Thank you for bring the PCE drafts to our attention. There has been recent
work in SG15 on layer architecture and control plane discussion on interlayer
A recent Recommendation G.800 “Unified Functional Architecture of Transport
Networks” describes the architecture of transport networks that encompasses
G.805, which is applicable to connection-oriented technologies, and G.809,
which is applicable to connectionless technologies. All three Recommendations
use the term “layer” which refers to the generation, transport and termination
of a particular type of information (or “characteristic information”). While
the use of the term has identical meaning in many cases between SG15 documents
and the PCE drafts, reading the I-Ds with the G.800 definition of layer
suggests that clarification of the terms “higher layer” and “lower layer”
would be helpful. We assume that this is the same as the client-server
relationship in G.800. One implication of this is that a lower (server) layer
does not necessarily imply that the characteristic information transferred is
larger (more bits) than the higher (client) layer. Examples of this would be
an inverse mux layer (e.g., a VCAT layer such as VC-3-3v) to its constituent
layer, or a packet in packet case. Another implication is that the technology
of the higher and lower layer could even be the same (packet in packet).
Regarding draft-ietf-pce-inter-layer-frwk-05.txt, Q12/15 has been discussing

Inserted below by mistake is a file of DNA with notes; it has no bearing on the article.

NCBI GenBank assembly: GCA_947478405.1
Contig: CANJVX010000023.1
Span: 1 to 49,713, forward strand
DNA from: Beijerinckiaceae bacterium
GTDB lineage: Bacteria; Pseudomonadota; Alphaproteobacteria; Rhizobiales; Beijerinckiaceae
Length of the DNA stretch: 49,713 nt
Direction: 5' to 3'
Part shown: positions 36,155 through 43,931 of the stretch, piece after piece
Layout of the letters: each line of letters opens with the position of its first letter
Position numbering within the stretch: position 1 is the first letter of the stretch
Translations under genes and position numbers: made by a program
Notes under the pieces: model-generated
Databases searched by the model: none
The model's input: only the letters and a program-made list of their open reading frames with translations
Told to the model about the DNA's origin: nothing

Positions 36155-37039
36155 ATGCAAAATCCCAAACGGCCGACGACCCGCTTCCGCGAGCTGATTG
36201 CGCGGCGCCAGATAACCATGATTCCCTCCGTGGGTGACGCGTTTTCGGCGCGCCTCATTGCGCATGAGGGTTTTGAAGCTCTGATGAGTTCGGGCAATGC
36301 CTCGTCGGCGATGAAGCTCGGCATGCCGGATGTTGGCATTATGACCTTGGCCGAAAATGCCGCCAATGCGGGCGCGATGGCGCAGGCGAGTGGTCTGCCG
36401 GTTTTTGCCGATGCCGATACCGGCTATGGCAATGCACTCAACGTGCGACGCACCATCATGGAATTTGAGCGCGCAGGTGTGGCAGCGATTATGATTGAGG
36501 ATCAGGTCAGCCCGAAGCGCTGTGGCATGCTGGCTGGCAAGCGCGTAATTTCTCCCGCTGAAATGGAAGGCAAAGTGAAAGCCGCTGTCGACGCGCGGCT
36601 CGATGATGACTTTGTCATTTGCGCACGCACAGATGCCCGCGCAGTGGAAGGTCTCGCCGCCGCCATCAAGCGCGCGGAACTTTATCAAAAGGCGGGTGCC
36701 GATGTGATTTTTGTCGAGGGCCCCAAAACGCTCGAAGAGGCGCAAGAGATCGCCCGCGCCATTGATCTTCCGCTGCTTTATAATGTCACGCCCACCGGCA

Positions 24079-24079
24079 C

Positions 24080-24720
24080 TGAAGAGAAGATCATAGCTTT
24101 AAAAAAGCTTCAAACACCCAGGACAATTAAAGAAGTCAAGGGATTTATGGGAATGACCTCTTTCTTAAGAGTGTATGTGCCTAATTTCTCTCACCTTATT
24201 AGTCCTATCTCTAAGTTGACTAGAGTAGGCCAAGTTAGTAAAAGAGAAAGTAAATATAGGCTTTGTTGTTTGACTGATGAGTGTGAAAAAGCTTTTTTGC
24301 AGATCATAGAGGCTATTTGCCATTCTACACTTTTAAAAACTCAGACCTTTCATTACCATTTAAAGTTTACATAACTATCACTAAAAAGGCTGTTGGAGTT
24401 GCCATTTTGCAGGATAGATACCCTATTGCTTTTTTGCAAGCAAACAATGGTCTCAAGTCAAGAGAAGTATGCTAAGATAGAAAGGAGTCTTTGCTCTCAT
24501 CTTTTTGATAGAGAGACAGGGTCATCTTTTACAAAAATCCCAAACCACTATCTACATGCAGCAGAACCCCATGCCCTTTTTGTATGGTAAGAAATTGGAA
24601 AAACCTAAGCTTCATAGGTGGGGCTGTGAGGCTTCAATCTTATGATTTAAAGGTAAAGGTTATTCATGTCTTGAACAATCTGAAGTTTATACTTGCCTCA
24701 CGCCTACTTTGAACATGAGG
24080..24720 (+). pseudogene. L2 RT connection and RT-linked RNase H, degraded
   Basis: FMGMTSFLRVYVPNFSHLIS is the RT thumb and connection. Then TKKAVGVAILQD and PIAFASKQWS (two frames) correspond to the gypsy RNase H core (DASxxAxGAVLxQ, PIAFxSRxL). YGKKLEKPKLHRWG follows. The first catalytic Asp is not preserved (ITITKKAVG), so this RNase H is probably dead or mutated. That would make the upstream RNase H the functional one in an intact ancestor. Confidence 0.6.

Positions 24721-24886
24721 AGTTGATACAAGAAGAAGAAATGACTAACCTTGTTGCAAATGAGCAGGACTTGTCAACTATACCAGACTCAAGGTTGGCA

topology representations for multi-layer networks and two models have emerged.
The first represents a layer network with resources strictly in that layer.
If server layers can be used to connect portions of the layer network of
interest, then this can be represented as a link or node, sometime called
pseudo links or pseudo nodes. This appears to be similar to the
representation of the dotted link in the various figures of the I-D.
PCEs can have visibility of individual layers with the potential connectivity.
Multiple layer visibility would be accomplished by putting several layers
into scope of one PCE.
Another representation of the topology is one in which links from all layers
are in the graph and adaptations supported at each link end are represented.
Path computations on this model would be allowed to follow pairs of
adaptations that exist on links such that the ingress and egress layers end up
being the same. Pruning of the graph prior to, or during, the path
calculation by removing links whose ingress/egress layers are not desired, can
improve the efficiency of the calculation.
Restricting PCE visibility to one or subset of the available layers of this
second model is needed for the multiple PCE inter-layer path computation of
section 3.2. It could be done with some type of VNT manager.
Comments by section on draft-ietf-pce-inter-layer-req-06.txt are:
1. Introduction. Current text (in paragraph 3) suggests that the optimization
is required. We suggest that the requirement be phrased as “It is important
to be able to optimize network resource utilization globally…” since there may
be non-technical reasons that prevent global optimization. Similarly, it is
suggested that some brief discussion of resource ownership be included as
administrative/ownership boundaries between layers can affect the ability to
optimize. For example, if a server layer only uses the management plane for
connection establishment (no control plane).
2. Section 3.1.2. It should be clarified that when a PCC makes a request, it
should specify the layer for which it is requesting a path. If there are
several “mono” layers that could satisfy a path request, what indication is
given to the PCE about which to select?
3. Section 3.1.3. It may be helpful to have a depth indicator in the original
PCC request that limits the maximum number of adaptations allowed in the
returned path. Similarly some indicator of how many administrative boundaries
to cross could be useful to contain the cost of a potential path.
An electronic copy of this liaison statement is available at: